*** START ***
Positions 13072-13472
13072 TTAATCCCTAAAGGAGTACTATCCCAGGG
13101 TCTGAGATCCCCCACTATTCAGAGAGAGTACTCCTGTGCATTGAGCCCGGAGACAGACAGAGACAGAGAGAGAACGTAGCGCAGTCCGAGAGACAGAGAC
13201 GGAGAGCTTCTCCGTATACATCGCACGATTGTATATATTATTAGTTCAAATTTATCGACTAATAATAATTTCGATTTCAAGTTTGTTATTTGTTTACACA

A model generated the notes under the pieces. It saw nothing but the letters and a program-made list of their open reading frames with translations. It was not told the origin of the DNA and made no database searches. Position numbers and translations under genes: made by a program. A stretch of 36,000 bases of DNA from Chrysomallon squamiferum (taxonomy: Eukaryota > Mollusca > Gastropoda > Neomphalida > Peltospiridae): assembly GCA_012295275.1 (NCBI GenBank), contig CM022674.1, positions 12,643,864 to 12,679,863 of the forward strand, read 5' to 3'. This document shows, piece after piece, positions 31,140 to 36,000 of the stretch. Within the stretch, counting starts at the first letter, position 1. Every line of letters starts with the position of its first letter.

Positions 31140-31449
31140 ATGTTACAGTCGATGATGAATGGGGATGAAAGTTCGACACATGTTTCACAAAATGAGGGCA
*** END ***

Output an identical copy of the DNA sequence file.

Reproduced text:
Positions 13072-13472
13072 TTAATCCCTAAAGGAGTACTATCCCAGGG
13101 TCTGAGATCCCCCACTATTCAGAGAGAGTACTCCTGTGCATTGAGCCCGGAGACAGACAGAGACAGAGAGAGAACGTAGCGCAGTCCGAGAGACAGAGAC
13201 GGAGAGCTTCTCCGTATACATCGCACGATTGTATATATTATTAGTTCAAATTTATCGACTAATAATAATTTCGATTTCAAGTTTGTTATTTGTTTACACA

A model generated the notes under the pieces. It saw nothing but the letters and a program-made list of their open reading frames with translations. It was not told the origin of the DNA and made no database searches. Position numbers and translations under genes: made by a program. A stretch of 36,000 bases of DNA from Chrysomallon squamiferum (taxonomy: Eukaryota > Mollusca > Gastropoda > Neomphalida > Peltospiridae): assembly GCA_012295275.1 (NCBI GenBank), contig CM022674.1, positions 12,643,864 to 12,679,863 of the forward strand, read 5' to 3'. This document shows, piece after piece, positions 31,140 to 36,000 of the stretch. Within the stretch, counting starts at the first letter, position 1. Every line of letters starts with the position of its first letter.

Positions 31140-31449
31140 ATGTTACAGTCGATGATGAATGGGGATGAAAGTTCGACACATGTTTCACAAAATGAGGGCA